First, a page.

RE: unresolved hostname / host not found / host unknown

The VM is VirtualBox running Ubuntu under Win8, using the bridged networks.

It almost always able to register itself to my company's Windows DNS server, so that I can ping myvm1 from my DOS, or dig myvm1.mycompany.com from within the Ubuntu. But there ARE times that I can't do either of them. I'll get host unknown error. The Ubuntu VM is always the same, so I think it is the Windows DNS server that is causing the problem.

Searching for the solution myself, I only to find an unanswered question, which has the exact symptom as mine -- what are some possible reasons why my company's DNS server sometimes fails to resolve the host name of some of my VM's?

Any ideas, for solution or to troubleshoot it?

PS. Adding Ubuntu/Linux to the tags -- anyway to know which DNS server the Ubuntu VM register itself to? How can I force re-register my Ubuntu's dhcp/dns?

1 Answer 1


This is one of those questions that can go sprawling in all sorts of directions as there are many ways you could proceed.

First of all, name resolution in windows uses more than DNS. The command to use to see if DNS can resolve a name is nslookup, so you would use nslookup myvm1.mycompany.com to see if it is in DNS for that domain.

Secondly doing ping myvm1 from a machine will use more than just DNS for name resolution, it may be using NetBIOS, WINS, or some auto-discover query like multicast DNS (mDNS) or DNS Self Discovery (DNS-SD), Ubuntu implements these through the avahi daemon. Even if it is doing a DNS lookup it may be using more than just the mycompany.com DNS search domain.

Given that it works most of the time, I'm guessing that the name myvm1 is being used with avahi with either mDNS or DNS-SD that the windows name resolver queries when you run ping. These zeroconf name resolution protocols do not use an actual DNS server and so do not need to authenticate themselves to an AD integrated DNS server. From my experience the zeroconf mDNS/DNS-SD protocols are not 100% reliable, which adds to my belief that these are being used in your case as it matches your situation.

You could go in multiple directions from here

  • ensure avahi is working properly
  • If the mycompany.com is a typical windows domain run by Active Directory it will require the machine to be part of the domain for it to push automatic DNS updates to the server. You could make a manual DNS entry into the mycompany.com domain and either
    • make the ubuntu vm a static IP with either a fixed IP in its local config or a DHCP reservation. These are my 1st and 2nd preferences for a solution.
    • allow insecure updates for the name myvm1.mycompany.com
  • make the Ubuntu VM part of the AD domain so it can do authenticated automatic DNS updates. This may require samba version 4 or above.

As a couple of first steps I would check

  • Check the DNS search domain order on your windows machine to see if it is even looking at the domain mycompany.com when you type in just a host name.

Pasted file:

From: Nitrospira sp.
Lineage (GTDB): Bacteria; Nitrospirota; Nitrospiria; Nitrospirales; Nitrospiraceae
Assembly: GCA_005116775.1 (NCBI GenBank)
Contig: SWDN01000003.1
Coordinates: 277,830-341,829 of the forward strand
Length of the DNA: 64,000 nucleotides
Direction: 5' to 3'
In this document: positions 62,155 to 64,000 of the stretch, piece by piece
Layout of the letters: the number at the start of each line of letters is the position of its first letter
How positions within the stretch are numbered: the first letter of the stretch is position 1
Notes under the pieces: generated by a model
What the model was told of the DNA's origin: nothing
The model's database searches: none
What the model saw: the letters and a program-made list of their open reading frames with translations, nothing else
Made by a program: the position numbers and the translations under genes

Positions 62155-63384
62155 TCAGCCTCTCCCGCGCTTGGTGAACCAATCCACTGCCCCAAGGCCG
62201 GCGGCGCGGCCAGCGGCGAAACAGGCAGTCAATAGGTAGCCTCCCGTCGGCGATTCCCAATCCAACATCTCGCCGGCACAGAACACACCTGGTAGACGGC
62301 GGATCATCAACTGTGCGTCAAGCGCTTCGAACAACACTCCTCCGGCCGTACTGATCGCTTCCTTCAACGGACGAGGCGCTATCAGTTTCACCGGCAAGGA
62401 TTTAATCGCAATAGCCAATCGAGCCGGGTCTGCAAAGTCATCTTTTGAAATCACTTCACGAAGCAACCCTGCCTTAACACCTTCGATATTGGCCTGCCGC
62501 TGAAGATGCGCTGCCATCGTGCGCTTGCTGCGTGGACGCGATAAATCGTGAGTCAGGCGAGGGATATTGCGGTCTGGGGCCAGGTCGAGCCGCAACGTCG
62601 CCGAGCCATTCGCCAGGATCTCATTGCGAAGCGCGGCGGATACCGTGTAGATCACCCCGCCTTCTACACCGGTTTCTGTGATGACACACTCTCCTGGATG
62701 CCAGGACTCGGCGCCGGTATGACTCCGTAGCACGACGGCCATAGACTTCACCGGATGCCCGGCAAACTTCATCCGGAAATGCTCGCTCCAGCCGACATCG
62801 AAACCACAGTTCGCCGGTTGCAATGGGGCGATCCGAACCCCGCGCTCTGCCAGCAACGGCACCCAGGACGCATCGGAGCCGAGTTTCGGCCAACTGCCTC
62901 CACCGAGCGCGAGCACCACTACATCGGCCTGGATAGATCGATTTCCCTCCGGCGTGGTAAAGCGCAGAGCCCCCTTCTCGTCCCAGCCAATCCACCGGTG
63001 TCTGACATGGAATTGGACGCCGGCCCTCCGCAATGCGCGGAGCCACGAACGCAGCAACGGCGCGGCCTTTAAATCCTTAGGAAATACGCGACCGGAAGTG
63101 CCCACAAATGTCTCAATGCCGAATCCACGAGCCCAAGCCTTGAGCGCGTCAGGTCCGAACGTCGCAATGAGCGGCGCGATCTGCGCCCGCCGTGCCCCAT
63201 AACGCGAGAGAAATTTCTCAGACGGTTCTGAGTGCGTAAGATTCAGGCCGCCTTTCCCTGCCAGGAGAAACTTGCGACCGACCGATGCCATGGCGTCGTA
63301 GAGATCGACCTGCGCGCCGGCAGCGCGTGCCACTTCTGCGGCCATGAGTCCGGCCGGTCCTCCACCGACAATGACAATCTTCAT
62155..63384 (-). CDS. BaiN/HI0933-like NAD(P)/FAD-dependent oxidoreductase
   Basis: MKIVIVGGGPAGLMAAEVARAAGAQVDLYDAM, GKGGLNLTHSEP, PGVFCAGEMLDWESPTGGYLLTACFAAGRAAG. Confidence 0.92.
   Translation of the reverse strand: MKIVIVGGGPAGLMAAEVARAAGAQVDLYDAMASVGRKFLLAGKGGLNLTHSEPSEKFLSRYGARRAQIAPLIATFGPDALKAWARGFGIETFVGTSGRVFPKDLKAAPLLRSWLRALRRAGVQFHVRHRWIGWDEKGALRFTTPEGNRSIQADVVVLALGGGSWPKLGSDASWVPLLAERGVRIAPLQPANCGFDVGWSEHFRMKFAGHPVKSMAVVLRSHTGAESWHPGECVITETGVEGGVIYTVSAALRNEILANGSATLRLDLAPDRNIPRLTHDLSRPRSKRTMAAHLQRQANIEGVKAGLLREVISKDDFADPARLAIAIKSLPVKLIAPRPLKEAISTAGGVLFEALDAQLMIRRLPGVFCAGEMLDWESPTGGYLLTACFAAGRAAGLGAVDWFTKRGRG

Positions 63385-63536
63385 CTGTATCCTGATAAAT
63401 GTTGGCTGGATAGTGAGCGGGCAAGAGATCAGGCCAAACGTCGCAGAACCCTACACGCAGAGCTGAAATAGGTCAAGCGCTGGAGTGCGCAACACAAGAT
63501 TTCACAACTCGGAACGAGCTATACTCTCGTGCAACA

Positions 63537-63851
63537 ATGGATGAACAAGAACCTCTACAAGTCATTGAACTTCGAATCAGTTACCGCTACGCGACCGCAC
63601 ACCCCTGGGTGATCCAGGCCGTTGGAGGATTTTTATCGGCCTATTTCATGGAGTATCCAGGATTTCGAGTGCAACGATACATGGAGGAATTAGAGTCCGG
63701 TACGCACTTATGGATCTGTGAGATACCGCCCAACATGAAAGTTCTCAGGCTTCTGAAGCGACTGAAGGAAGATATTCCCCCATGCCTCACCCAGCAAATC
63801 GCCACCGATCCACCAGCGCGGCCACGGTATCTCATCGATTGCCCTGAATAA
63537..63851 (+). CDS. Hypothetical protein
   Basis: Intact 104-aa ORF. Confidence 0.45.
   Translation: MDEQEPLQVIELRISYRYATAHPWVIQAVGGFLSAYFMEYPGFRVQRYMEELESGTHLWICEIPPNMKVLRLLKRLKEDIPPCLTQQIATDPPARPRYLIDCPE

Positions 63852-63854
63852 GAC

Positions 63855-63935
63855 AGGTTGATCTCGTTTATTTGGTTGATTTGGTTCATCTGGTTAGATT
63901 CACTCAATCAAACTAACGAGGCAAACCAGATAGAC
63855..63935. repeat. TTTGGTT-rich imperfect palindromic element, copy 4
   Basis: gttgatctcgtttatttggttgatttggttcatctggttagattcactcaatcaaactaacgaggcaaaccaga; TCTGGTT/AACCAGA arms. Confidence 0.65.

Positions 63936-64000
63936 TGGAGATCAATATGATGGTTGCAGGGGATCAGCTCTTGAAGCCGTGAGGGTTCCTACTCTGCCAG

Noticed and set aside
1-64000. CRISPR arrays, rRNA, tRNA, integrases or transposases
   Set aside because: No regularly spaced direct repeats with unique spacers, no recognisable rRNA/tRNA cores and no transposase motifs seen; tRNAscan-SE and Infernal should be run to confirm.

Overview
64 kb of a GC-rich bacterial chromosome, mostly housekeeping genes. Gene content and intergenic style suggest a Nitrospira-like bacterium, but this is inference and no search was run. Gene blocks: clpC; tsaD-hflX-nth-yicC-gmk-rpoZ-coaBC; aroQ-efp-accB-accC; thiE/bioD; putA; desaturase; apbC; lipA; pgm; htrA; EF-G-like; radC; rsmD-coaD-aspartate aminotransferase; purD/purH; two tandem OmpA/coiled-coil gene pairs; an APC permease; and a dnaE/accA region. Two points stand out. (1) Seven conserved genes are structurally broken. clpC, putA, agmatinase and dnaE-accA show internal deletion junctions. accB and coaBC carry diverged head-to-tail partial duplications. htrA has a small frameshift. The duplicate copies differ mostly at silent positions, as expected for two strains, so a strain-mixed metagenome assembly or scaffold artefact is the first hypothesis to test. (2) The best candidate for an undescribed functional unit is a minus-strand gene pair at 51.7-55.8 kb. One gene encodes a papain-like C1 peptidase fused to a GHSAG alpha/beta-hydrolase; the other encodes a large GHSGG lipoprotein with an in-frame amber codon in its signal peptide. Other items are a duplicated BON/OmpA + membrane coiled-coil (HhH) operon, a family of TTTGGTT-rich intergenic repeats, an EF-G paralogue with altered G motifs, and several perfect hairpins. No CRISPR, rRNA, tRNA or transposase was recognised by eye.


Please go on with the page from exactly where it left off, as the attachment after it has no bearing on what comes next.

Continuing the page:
• On the Ubuntu VM ensure that you have set the full qualified domain name for the machine as described on this how to.
  • That's as complete as it can get. Thanks. One more thing, I remember that the way Windows based DNS works is that, the DHCP/DNS server will ask for the hostname from the client connecting to it, then use it as its own DNS entry, if there is no conflicts. I believe that has been the way it used to work before, because I have no control over our company's DNS, and I did nothing but set my own VM's hostname, and even the full qualified domain name (returned by hostname -f) is as simple as myvm1. With this, I can access my VM from within my company. Strange but it had been working just fine.
    – xpt
    Mar 29, 2014 at 4:53
  • 1
    That's almost right. The AD integrated DNS at most Windows based companies (due to it being the default and recommended setting) requires the computer to be an AD domain member before it will request the hostname from the computer to put in its DNS records. The reason for this is considered to be a security issue. As any intruding device could corrupt all of the DNS entries if insecure entries/updates were allowed by either changing existing ones or flooding and crashing the DNS server with new ones. Mar 29, 2014 at 6:01
  • "The AD requires the computer to be an AD domain member before it will request the hostname from the computer to put in its DNS records" I think that is the reason that sometimes it doesn't work for my VM, because I think maybe our IT department is playing with the rule, strengthening it then backing off because of some issues. The whole thing is done on the AD server side, and I can do nothing about it, right?
    – xpt
    Mar 29, 2014 at 14:34
  • I doubt it, the default setting is the secure setting, and they would not change it. Likely your vm is using some form of zeroconf for name resolution like mDNS or DNS-SD that doesn't always work due to coincidences in network traffic that prevent it functioning sometimes. Mar 29, 2014 at 19:13
  • For mDNS and DNS-SD the actual DNS server has nothing to do with the name resolution. Though if there is a .local domain in the actual DNS server then it can interfere with mDNS/DNS-SD so they won't work. Mar 29, 2014 at 19:16

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